Logan Magness Makes Striking First Impression On Crafty ‘Memphis on My Mind’ (ALBUM REVIEW)

Here’s a fresh new voice, singer-songwriter Logan Magness making his first full-length recording, Memphis on My Mind.  Magness recorded the album in San Francisco, where he lived for several years, before returning to his hometown of Memphis. Prior to this recording, he can claim only the EP Magnolia Demos  

One of the first impressions you’ll have when listening is the number of tracks that feature female duets and harmonies, much like Michael Rank & Stag’s brooding Horsehairs where Mount Moriah’s Heather McEntire sings.  Here it’s bassist Amanda Salguero. Magness has some dark songs too but mixes in some upbeat ones as well. He takes an introspective reflection of his five years spent living in San Francisco, where he first became serious about songwriting. The album speaks to falling in and out of love with the people and city around him, beginning with a self-critical perspective that takes a broader, more mature view as the album unfolds.

The album was recorded at Prairie Sun Studios (Tom Waits, The Mountain Goats) in Cotati, CA using essential a trio of in-demand Bay Area musicians to back his vocals, acoustic guitar, and harmonica.  Tommy P. plays electric guitar and keyboards, Cole Bailey is on drums, and Scott Foreman and Josh Yenne add organ and steel guitar respectively on select tracks. The album was recorded live in five days as basically a stripped-down effort in an attempt to capture a blend of soft, brooding folk and/or garage rock, depending on the track.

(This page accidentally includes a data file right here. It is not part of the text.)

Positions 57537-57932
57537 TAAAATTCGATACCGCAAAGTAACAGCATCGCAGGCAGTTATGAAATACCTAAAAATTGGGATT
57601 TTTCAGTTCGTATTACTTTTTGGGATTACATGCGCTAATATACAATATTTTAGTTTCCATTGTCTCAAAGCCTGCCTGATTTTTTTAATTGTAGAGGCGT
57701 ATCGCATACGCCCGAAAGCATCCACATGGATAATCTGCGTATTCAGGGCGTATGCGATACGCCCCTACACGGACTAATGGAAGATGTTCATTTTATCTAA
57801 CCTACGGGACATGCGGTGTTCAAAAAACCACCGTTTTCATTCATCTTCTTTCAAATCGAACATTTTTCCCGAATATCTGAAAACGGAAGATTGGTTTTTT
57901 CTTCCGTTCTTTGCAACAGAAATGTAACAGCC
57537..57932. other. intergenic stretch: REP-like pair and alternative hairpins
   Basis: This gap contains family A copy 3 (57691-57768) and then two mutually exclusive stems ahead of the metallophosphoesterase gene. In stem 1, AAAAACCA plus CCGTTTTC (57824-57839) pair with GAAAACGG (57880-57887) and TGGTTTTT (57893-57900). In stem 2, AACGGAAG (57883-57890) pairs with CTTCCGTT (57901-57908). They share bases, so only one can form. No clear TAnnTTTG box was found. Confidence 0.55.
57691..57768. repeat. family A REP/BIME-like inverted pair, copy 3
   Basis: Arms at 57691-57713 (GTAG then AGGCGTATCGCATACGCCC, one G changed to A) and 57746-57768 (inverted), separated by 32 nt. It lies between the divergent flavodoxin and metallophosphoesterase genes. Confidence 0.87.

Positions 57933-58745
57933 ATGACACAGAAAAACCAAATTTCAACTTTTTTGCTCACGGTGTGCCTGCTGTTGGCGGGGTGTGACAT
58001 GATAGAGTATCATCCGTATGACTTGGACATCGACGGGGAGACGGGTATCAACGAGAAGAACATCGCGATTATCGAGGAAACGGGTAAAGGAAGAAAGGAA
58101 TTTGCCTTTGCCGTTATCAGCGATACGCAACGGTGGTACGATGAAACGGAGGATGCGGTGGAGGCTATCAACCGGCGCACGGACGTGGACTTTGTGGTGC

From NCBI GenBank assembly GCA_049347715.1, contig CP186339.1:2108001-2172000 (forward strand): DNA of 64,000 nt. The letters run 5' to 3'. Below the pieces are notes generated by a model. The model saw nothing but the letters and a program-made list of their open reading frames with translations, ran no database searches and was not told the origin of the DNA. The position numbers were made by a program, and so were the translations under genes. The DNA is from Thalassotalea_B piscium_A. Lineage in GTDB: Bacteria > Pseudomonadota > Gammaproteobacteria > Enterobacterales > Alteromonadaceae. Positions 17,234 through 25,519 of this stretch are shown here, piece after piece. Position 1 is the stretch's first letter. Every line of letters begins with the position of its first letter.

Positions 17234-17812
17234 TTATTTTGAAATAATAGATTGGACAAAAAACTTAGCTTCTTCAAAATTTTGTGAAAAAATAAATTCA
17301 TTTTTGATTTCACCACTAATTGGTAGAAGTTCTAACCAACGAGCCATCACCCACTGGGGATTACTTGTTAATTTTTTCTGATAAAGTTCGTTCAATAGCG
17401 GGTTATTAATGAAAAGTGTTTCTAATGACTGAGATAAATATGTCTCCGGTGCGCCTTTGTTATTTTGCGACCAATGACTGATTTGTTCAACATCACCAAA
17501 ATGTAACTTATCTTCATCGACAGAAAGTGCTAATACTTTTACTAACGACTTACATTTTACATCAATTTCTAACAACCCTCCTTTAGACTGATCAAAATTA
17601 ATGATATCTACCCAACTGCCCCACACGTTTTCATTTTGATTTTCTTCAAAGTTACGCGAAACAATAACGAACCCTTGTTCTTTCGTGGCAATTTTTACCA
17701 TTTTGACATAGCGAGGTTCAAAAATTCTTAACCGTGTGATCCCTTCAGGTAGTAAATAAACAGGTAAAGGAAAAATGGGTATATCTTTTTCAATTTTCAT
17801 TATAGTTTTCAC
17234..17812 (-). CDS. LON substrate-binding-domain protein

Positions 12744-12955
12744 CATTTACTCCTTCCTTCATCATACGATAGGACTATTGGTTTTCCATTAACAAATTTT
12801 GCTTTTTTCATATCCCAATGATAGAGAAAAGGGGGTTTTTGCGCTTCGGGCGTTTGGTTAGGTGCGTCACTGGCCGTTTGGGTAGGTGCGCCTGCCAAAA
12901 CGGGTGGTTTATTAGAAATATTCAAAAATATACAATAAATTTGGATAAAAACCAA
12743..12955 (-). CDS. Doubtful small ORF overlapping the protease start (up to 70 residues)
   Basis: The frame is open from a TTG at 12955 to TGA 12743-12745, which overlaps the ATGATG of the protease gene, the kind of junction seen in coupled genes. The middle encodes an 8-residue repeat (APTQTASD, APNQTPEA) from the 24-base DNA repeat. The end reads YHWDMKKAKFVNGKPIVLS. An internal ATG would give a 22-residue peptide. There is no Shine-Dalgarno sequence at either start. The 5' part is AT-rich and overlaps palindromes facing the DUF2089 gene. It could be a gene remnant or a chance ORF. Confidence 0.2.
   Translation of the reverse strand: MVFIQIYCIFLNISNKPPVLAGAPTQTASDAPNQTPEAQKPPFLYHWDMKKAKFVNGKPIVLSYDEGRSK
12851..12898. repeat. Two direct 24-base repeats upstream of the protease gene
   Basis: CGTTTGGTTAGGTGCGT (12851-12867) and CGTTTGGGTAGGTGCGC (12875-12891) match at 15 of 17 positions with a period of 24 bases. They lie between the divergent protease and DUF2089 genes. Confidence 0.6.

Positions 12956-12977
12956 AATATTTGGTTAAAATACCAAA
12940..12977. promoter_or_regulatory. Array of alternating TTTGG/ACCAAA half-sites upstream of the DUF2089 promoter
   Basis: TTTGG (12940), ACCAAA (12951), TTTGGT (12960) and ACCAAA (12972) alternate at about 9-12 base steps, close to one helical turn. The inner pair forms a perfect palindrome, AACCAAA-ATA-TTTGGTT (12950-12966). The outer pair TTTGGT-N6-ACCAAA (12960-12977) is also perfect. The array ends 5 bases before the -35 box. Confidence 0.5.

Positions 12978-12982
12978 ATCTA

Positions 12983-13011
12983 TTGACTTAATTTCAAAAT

Magness is a self-taught singer and guitarist with a high tenor voice who wrote these tunes in his studio apartment. “it just happened, like I was struck by something and became obsessed with songs,” he says. “I couldn’t stop writing and I fell in love with the craft, how personal it could be I haven’t listened to music the same since. It’s a blessing and a curse.”

There are four tracks that especially stand out. The opener, jangly “Don’t Leave Me Alone” has a catchy chorus hook.  “Thin Red Line” is replete with vivid imagery, as a couple takes a drive. Magness’ and Salguero’s voices blend together gorgeously here. “Lorna” reverberates with a different sort of instrumentation than most of the other tunes, colored by the combination of organ, acoustic piano, electric and steel guitars. The title track and closer, serves as a perfect summation as Magness reveals his self-realization that he misses home and has gotten all he needed from living in the Bay Area – “There’s only one place you call your home/It’ll cut you open when you’re alone/And there’s nothing but the passing of time/And Memphis on my mind.”

Next time out, with easy access to some of the world’s best musicians and recording studios in Memphis, it will be interesting to hear what he puts down. Until then, this is an auspicious beginning.

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